Title Photo

A male Red Mason Bee at Freshwater Bay.

Sunday 30 March 2014

More Red-tailed Out and About.

Weather continues to stay warm and sunny and in my garden a good number of Red-tailed bumblebees Bombus lapidarius are on my barberry which is now in full flower.

Thursday 27 March 2014

Early Bumblebee.

Over the last few days the Early Bumblebee Bombus pratorum has been a regular visitor.It is smaller in size than most other foraging species that appear at this time of year and can be distinguished by its dark orangery-red tail which does tend to fade with time.

Wednesday 26 March 2014

Workers on the Job.

The worker bumblebees have now started to appear.Maybe the first ones are the Buff-tailed Bombus terrerstris as this species is normally the earliest of the year.The workers are smaller than the queen and have a white tail with a subtle buff line seperating the tail from the abdomen.

Common Carder

The Common Carder Bumblebee Bombus pascuorum is another of our common bumblebees.The queen emerges from hibernation in the spring with workers showing in April.Males and new females are on the wing from July.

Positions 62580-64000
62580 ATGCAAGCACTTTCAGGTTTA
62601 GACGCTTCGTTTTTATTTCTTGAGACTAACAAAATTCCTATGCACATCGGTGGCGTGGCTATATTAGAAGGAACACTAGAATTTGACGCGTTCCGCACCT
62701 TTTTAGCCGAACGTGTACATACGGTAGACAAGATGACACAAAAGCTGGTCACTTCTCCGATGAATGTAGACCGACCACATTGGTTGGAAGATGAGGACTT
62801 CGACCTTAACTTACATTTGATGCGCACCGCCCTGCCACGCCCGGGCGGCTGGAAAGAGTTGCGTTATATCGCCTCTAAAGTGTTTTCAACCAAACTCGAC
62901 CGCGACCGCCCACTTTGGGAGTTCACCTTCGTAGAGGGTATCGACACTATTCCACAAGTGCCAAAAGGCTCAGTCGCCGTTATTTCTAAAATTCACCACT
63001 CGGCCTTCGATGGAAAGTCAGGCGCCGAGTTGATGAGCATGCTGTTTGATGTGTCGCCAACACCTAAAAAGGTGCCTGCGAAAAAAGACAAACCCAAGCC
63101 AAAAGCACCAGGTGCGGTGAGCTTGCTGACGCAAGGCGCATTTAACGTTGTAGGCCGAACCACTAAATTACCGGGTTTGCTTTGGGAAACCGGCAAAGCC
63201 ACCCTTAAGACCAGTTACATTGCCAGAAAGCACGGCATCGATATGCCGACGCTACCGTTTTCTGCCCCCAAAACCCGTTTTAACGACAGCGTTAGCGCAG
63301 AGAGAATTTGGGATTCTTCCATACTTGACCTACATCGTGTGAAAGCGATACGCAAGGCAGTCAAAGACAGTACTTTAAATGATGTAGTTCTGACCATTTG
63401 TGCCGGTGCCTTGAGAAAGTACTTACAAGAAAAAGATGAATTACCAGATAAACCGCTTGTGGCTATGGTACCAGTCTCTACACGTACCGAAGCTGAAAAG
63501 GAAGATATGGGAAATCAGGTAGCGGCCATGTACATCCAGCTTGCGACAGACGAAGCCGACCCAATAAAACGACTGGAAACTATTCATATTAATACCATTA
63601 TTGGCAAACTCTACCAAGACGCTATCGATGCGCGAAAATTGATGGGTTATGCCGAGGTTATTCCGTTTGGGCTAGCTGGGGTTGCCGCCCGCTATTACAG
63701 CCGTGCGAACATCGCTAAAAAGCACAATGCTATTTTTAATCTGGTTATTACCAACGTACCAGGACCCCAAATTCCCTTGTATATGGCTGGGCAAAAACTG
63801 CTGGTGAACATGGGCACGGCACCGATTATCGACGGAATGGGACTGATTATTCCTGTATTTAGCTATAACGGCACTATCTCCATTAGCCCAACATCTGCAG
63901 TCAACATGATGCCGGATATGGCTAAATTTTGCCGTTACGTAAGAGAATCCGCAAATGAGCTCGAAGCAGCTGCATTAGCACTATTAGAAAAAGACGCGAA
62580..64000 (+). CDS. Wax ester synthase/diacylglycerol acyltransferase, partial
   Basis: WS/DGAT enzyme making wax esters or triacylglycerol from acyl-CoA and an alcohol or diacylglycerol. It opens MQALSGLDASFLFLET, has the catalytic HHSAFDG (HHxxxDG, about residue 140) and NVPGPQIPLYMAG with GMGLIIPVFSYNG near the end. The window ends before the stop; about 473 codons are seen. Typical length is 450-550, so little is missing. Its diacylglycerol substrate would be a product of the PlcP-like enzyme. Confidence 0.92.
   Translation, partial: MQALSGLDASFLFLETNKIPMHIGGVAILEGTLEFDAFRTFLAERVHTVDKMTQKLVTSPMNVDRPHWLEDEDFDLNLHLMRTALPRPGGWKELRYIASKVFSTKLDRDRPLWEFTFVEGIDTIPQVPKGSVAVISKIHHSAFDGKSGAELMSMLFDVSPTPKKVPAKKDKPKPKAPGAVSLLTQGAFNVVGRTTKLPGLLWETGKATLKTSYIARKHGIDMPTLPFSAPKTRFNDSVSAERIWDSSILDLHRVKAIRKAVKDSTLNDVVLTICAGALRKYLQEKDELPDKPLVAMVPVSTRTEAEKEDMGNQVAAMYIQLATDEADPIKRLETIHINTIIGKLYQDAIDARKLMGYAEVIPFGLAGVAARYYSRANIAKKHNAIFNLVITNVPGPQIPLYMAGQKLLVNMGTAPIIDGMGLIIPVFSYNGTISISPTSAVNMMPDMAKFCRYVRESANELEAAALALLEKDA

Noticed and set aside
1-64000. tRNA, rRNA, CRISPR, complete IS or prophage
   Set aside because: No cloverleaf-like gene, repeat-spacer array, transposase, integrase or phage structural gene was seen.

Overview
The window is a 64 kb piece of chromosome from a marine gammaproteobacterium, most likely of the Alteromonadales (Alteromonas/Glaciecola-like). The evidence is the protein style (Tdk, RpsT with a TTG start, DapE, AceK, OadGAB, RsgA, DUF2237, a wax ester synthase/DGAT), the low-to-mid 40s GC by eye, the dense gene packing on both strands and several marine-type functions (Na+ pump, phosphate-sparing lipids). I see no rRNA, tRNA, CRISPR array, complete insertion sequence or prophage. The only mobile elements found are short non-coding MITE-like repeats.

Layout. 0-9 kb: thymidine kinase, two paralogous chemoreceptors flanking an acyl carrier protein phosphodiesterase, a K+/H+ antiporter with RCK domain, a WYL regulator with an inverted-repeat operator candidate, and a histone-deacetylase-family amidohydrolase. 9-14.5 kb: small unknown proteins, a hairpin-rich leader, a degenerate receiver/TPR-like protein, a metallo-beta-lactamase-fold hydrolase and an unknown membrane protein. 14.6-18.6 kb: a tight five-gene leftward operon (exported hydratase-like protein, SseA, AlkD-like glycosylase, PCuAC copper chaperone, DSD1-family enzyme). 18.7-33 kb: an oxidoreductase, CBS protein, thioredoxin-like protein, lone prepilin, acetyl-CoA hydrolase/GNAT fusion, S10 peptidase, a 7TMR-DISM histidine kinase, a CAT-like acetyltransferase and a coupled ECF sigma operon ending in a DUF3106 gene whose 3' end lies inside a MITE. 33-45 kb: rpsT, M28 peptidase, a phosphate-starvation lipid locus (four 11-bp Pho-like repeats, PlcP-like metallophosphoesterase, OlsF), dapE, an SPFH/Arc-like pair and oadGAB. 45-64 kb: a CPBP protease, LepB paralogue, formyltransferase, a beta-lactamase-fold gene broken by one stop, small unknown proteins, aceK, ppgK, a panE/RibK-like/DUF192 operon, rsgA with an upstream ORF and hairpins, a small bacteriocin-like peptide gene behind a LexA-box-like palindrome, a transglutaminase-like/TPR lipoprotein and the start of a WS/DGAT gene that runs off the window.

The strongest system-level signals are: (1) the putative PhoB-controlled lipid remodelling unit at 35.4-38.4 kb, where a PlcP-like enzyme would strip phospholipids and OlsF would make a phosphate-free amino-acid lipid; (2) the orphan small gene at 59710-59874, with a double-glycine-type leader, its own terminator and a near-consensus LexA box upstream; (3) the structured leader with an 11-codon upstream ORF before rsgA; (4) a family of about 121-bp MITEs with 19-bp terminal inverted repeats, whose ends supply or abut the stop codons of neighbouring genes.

Nests are normally built overground under hedges and in leaf litter and sometimes in bird nestboxes or holes in trees.

Monday 24 March 2014

Red-tailed Bumblebee.

Despite cool temperatures and a blustery wind today the bumblebees were still out on their business .
The Barberry was again an important stop on the pollen trail and it is a treat to see the Red-tailed,Bombus lapidarius making a regular appearance.This is one of our common species but no less handsome all in black with that orange-red rump.
The queens emerge from hibernation at this time and find a nest to lay several eggs.These eggs hatch to create the workers who then tend to the nest and young.
The Red-tailed can be found in most habitats from springtime right through to the autumn.

Saturday 22 March 2014

Garden Visitors

Along with the early flowering Hellebore we have a Barberry in our garden which is just bursting into bloom.It is a magnet for all kinds of insects,especially bees. Today's visitors to the  shrub were Honeybees Apis mellifera as well as Tree,Buff-tailed,and Red-tailed  Bumblebees


The Tree Bumblebee.

The Tree Bumblebee Bombus hypnorum is a recent arrival to the UK,first recorded here in 2001.It has spread throughout Southern England and is moving northwards.It prefers to nest above ground and regularly uses bird nest boxes.

Early Risers

Maybe the first bumblebee to see in any season will be the Buff-tailed Bombus terrestris.Also known as the Large Earth Bumblebee,the bee nests in the ground sometimes in old mouse holes.Colony is normally a minimum of 100 bees and can be up to 600.One of the most common bees in the UK.